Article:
What do attendees want?

At ZoomRx, our team of healthcare consultants has kept our fingers on the pulse of healthcare professionals over the past 12 years – using our proprietary physician panel to obtain insights on the healthcare ecosystem that helps answer business questions for our clients in the pharmaceutical industry. We attempt to shed some light on this question by combining insights from data we recently obtained from physicians attending ASCO 2022 as well as comprehensively reviewing other research and perspectives on this topic.  

In a survey of 88 HCPs that attended ASCO 2022, 23% report attending in-person only and 41% report attending virtually-only. This is a similar trend to a recent report that referenced two European medical conferences (e.g., European Academy of Allergy and Clinical Immunology – EAACI) where attendance was skewed towards virtual attendance. Further, the ZoomRx survey also highlighted attendee receptiveness to having engagement choices -- 36% of ASCO attendees adopted a mixed engagement approach -- attending some sessions in-person and others virtually.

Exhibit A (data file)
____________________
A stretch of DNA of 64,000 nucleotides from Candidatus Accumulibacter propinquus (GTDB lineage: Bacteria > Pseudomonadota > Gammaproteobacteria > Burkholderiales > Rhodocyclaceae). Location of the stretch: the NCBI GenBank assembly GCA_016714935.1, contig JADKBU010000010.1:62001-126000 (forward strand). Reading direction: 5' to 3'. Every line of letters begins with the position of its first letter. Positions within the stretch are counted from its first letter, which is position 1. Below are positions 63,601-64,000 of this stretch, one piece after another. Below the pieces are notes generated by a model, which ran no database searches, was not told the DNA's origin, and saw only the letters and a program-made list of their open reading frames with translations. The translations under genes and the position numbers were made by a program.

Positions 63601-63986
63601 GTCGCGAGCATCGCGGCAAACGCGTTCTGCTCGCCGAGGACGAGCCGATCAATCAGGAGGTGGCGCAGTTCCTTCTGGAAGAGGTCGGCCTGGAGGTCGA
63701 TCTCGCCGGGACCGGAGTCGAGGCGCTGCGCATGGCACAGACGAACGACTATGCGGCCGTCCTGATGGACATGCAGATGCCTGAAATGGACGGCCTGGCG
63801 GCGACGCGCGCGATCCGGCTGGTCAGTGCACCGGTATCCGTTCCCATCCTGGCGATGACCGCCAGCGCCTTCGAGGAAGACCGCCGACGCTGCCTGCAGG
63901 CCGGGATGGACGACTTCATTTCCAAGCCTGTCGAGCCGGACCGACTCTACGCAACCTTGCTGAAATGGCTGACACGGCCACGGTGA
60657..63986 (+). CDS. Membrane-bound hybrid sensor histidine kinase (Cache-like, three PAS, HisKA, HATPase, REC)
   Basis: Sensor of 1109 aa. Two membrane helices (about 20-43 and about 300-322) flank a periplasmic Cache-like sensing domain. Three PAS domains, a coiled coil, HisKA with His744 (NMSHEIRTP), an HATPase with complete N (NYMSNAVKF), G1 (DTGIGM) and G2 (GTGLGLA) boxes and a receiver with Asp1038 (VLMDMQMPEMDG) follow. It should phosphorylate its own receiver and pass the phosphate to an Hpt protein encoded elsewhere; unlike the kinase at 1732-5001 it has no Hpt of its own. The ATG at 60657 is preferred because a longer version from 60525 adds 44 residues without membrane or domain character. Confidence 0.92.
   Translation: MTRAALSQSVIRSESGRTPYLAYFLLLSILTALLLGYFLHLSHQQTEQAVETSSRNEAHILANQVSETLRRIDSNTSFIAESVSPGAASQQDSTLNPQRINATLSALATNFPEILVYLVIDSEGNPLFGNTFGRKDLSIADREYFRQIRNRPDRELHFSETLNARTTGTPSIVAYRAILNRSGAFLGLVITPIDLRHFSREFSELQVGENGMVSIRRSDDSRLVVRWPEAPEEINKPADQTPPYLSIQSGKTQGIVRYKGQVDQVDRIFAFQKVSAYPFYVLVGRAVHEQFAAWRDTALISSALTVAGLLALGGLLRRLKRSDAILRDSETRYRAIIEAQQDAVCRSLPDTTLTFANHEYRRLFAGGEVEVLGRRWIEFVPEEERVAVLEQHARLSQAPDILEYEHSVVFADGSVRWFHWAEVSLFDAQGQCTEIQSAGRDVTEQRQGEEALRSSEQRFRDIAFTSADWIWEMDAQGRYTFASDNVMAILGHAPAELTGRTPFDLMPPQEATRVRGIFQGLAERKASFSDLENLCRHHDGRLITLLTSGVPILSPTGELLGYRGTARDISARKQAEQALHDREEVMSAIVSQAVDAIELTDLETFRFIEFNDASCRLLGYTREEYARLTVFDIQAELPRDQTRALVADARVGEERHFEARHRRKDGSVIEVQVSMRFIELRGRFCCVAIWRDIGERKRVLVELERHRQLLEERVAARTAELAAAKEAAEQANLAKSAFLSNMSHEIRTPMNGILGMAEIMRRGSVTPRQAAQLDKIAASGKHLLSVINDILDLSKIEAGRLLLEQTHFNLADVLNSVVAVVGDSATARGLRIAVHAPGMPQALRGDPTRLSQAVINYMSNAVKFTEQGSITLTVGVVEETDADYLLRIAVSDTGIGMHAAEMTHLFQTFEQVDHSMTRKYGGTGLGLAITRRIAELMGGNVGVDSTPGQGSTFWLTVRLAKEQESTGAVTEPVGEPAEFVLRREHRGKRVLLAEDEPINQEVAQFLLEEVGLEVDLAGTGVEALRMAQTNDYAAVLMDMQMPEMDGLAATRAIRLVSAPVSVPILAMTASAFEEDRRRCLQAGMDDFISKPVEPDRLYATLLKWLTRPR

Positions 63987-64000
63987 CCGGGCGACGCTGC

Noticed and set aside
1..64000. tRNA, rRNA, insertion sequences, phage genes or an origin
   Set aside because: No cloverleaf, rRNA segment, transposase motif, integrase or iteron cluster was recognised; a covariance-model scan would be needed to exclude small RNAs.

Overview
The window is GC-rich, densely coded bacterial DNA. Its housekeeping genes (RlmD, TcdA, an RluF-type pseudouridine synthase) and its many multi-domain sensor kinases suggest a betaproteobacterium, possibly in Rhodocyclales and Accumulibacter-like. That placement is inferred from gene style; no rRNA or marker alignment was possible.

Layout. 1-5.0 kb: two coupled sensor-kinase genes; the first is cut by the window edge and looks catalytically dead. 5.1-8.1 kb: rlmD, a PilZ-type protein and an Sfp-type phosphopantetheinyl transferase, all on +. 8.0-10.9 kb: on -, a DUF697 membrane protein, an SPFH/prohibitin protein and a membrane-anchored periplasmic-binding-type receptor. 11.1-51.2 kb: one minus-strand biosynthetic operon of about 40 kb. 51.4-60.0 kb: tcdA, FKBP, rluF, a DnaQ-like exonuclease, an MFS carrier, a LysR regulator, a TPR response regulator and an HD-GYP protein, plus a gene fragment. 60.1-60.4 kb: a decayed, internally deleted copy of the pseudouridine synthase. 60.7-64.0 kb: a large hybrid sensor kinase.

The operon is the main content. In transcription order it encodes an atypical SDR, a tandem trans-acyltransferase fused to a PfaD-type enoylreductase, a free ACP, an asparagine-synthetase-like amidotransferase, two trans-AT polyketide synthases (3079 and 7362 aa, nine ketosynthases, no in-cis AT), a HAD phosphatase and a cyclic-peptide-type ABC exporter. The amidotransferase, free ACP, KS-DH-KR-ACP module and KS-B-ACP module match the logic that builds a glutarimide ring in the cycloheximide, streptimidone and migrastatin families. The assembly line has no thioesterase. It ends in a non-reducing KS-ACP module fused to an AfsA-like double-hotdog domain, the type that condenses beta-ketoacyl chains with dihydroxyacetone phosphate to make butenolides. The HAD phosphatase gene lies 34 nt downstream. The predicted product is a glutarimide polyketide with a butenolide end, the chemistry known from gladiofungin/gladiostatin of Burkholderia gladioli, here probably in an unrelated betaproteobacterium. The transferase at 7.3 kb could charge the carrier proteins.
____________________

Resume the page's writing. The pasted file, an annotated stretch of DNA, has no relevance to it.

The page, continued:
Other studies are more mixed on conference attendee preferences. For example, a survey from late 2021 of over 1,200 physicians across multiple specialties and countries indicated that 4 of 10 prefer attending conferences in-person, one-third prefer a straight virtual format and one-quarter prefer a hybrid approach. A separate survey conducted with pharma and biopharma executives yielded similar results – 52% preferring in-person, 17% preferring virtual, and 31% preferring a hybrid approach.  It is important to note that, compared to ZoomRx’s survey of ASCO 2022 attendees, the other surveys on conference attendance captured attitudes and not actual conference attendance. Additionally, these preferences were collected prior to the return of in-person conferences.